Under the No Child Left Behind law, schools enter "Corrective Action" status when they fail to make "Adequate Yearly Progress" (AYP) for four years.
Schools that fail to make AYP for a fifth year move into "Corrective Action II," subjecting them to the most stringent remedies under the law.
How many schools are in Corrective Action II?
Since No Child Left Behind was enacted more than five years ago, education in the United States – not to mention the education debate – has not been the same.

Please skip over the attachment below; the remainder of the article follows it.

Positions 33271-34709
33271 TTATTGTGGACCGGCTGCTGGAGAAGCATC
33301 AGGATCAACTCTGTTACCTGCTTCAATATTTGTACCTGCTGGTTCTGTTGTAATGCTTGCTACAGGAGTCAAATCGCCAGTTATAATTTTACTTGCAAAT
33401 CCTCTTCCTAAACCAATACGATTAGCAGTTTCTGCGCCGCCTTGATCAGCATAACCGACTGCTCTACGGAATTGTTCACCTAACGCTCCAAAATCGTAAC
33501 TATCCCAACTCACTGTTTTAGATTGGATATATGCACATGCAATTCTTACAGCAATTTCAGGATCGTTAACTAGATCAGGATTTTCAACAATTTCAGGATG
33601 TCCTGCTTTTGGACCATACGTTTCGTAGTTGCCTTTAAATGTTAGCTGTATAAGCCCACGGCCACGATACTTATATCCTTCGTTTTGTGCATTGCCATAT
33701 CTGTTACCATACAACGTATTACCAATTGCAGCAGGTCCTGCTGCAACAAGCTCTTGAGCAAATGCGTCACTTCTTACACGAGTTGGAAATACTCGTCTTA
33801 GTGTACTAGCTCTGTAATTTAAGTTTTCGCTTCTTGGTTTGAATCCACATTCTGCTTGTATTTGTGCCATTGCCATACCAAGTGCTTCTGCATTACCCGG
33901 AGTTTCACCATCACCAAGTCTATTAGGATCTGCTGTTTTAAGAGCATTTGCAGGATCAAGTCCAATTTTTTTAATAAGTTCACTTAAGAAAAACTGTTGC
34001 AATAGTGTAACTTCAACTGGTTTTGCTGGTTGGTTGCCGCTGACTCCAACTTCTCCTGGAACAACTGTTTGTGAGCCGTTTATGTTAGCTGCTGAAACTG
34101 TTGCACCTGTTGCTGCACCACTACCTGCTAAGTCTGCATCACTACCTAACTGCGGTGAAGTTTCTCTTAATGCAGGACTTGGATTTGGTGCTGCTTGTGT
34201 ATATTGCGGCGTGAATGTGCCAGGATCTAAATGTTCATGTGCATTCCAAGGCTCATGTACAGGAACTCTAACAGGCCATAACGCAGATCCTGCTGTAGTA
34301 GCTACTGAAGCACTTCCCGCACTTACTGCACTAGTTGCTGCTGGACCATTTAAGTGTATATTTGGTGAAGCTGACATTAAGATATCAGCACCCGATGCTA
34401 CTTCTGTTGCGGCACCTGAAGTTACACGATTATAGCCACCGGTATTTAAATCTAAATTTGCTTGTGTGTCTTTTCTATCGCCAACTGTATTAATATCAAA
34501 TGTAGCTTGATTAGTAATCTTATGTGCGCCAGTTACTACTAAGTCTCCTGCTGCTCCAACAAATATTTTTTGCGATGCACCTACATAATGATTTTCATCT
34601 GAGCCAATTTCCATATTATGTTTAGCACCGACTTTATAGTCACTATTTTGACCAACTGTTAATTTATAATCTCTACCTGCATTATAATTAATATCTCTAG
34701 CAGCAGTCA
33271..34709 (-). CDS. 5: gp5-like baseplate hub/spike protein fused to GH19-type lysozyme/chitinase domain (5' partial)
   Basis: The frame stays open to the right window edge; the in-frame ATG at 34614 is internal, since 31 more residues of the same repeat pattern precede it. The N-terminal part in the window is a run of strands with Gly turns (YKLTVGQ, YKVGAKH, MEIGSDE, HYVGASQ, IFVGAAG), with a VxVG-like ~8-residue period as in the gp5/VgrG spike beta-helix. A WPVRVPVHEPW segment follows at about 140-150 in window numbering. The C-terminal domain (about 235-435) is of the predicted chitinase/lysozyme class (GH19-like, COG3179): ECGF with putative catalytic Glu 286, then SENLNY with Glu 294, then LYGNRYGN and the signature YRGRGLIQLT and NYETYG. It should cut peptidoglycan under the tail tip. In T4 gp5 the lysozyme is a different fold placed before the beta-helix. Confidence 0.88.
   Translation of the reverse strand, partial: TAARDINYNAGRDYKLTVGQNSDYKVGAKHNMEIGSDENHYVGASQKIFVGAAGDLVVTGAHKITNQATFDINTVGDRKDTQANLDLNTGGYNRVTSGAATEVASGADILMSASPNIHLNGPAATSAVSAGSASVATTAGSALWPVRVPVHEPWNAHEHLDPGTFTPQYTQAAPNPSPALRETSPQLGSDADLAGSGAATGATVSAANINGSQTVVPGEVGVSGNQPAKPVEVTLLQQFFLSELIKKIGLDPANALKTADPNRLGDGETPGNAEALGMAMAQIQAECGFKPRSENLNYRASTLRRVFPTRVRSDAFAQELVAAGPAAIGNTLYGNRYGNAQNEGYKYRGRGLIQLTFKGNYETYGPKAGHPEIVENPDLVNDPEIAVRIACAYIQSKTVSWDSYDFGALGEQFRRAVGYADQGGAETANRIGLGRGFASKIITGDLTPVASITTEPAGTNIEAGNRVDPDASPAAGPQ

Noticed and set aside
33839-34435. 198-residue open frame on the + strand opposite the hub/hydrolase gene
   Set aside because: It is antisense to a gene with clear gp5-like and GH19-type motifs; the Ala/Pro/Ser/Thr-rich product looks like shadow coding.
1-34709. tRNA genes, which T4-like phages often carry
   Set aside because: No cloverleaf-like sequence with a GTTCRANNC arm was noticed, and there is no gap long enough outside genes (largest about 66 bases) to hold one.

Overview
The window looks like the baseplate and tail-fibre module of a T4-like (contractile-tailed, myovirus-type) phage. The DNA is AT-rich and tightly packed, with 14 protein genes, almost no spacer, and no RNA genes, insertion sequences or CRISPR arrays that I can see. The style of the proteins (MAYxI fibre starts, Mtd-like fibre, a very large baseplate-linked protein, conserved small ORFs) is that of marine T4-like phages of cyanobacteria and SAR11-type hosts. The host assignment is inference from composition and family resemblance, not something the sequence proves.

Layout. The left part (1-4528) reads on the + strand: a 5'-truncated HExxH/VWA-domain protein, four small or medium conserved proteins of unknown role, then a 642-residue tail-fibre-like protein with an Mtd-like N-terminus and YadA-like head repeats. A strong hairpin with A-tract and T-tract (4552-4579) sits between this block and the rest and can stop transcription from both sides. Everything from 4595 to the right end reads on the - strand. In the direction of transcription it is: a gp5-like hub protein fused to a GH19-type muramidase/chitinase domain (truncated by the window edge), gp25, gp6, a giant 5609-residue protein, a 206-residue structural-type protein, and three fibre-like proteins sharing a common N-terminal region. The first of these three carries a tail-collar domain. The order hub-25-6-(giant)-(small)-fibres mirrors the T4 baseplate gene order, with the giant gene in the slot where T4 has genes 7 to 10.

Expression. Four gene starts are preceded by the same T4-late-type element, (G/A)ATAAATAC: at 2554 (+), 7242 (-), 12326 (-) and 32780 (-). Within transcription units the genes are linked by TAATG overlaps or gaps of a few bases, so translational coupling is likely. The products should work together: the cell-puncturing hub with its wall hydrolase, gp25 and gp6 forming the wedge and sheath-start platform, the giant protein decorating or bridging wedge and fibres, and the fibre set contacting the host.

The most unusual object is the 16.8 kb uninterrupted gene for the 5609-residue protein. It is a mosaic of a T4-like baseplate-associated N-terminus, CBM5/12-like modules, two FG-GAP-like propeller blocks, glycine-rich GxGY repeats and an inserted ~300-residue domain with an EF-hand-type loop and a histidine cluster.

Technically, the law is the 2002 version of the 42-year-old federal Elementary and Secondary Education Act (ESEA) with a catchy new name. But it is much more than that.
To an unprecedented degree, NCLB has expanded the reach of the federal government into local education policy and has driven what happens in classrooms, schools and districts like no law before it.